Hamstring tears are a common injury for soccer players, dancers, runners...really anyone who goes for a brisk dash. Try this quick workout supplement from The New York Times to bolster your hamstring confidence out on the field of life.
"After warming up, kneel on the ground, with a spotter securing your ankles. Then, as slowly and smoothly as possible, lean forward so that your chest approaches the ground. Use your hamstrings to put the brakes on your forward momentum until you can no longer resist gravity. Put out your arms at that point to stop your fall. Allow your chest to touch the ground, then push yourself upright to repeat the exercise."
"Week 1: 1 session; 10 repetitions
Week 2: 2 sessions; 12 repetitions each
Week 3: 3 sessions; 18 to 24 repetitions each
Week 4: 3 sessions; 24 to 30 repetitions each
Weeks 5: 10 – 3 sessions; 30 repetitions each (divided into 3 sets of 12, then 10, then 8 repetitions)
After 10 weeks, try to perform one weekly maintenance session of 30 repetitions."
Click here to see the full post by Gretchen Reynolds.
Here at the ShockYard, we strive to help our clients improve their health in all aspects of their lives. This goal, in addition to the desire to give back to our community, has led us to develop a series of Social Club events centered on active community service projects.
A wealth of scientific studies show that volunteering is good for your health. Many of them are reviewed in this article from the Corporation for National & Community Service. For example volunteering results in lower mortality rates, even after controlling for other demographic factors. Those who volunteer also report lower levels of depression as well as higher levels of happiness, life-satisfaction, self-esteem, a sense of control over life, and physical health.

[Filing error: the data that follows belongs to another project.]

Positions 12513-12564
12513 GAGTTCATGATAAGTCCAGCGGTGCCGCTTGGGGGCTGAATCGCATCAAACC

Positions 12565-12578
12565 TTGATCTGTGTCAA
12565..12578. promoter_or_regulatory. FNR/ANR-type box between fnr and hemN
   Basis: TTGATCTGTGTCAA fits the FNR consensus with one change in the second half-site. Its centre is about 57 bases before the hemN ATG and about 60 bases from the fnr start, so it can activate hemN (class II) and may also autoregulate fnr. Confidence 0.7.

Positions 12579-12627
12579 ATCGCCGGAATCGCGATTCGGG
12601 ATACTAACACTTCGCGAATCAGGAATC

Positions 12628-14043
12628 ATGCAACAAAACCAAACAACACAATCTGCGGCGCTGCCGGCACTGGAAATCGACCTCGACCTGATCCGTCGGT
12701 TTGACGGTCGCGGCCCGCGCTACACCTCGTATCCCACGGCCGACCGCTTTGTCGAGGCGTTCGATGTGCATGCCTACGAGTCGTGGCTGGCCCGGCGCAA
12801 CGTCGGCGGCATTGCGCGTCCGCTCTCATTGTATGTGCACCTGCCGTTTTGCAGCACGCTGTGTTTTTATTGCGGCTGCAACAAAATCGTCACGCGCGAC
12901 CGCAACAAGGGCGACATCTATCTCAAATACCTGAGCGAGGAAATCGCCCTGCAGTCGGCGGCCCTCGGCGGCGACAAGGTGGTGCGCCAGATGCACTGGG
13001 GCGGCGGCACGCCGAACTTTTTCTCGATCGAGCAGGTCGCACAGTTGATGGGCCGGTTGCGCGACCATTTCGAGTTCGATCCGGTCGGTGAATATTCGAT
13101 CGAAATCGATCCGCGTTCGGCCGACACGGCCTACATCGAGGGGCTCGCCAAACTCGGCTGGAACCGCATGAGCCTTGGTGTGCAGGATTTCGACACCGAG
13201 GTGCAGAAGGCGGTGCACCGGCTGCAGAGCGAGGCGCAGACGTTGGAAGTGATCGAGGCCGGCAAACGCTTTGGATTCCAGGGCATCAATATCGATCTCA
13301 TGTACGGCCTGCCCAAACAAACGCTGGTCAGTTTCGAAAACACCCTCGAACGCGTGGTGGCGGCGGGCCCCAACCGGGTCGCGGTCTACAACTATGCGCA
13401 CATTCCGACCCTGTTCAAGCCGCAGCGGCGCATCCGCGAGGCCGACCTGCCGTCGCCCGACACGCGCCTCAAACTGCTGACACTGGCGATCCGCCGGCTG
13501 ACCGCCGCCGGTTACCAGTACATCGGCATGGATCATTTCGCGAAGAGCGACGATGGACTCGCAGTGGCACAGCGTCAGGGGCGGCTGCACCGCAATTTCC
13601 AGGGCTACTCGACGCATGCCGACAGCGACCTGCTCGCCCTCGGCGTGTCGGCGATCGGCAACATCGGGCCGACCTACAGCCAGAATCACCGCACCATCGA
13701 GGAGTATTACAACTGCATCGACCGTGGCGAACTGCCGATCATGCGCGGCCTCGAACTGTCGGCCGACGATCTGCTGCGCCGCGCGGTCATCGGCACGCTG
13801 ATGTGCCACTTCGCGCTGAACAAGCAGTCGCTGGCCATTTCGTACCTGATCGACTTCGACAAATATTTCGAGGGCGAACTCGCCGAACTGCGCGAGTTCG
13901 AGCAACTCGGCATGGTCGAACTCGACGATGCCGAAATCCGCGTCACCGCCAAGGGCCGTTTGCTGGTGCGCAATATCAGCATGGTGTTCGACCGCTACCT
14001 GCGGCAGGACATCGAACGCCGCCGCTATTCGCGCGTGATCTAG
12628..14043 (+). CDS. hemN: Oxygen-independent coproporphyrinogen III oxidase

In a new survey from the United Health Group, over 75% of people who volunteered in the past year reported that volunteering has made them feel healthier and lowered their stress levels, while approximately 95% said that volunteering improved their mood and enriched their sense of purpose in life.
At our first community service event, we will be cleaning paddocks, painting fences, and grooming horses at Wild Hearts Horses for Heroes Therapeutic Equestrian Program. The Horses for Heroes program helps veterans who are coping with PTSD by giving them a hands-on opportunity to communicate and connect with horses in a way that can help them to rebuild their relationships with family, friends, and society. Click here to learn more about this amazing program at their website. We will finish out the day with a short run around the property for those who are interested and still have energy to burn.
Come volunteer with us, and get back even more than you give!
Where: Wild Hearts Therapeutic Equestrian Program in West Bridgewater
When: Saturday June, 28th 2-5PM
What to bring: Garden gloves, boots, clothes you don't mind paint on, hedge trimmers, paint brushes,
and running shoes (if joining for the run after)
Sign Up: Community Wild Hearts Service Day Facebook Event
Disclaimer: This website provides general information for educational purposes only. The information provided in this site is not intended to be medical advice and is not a substitute for medical or professional care.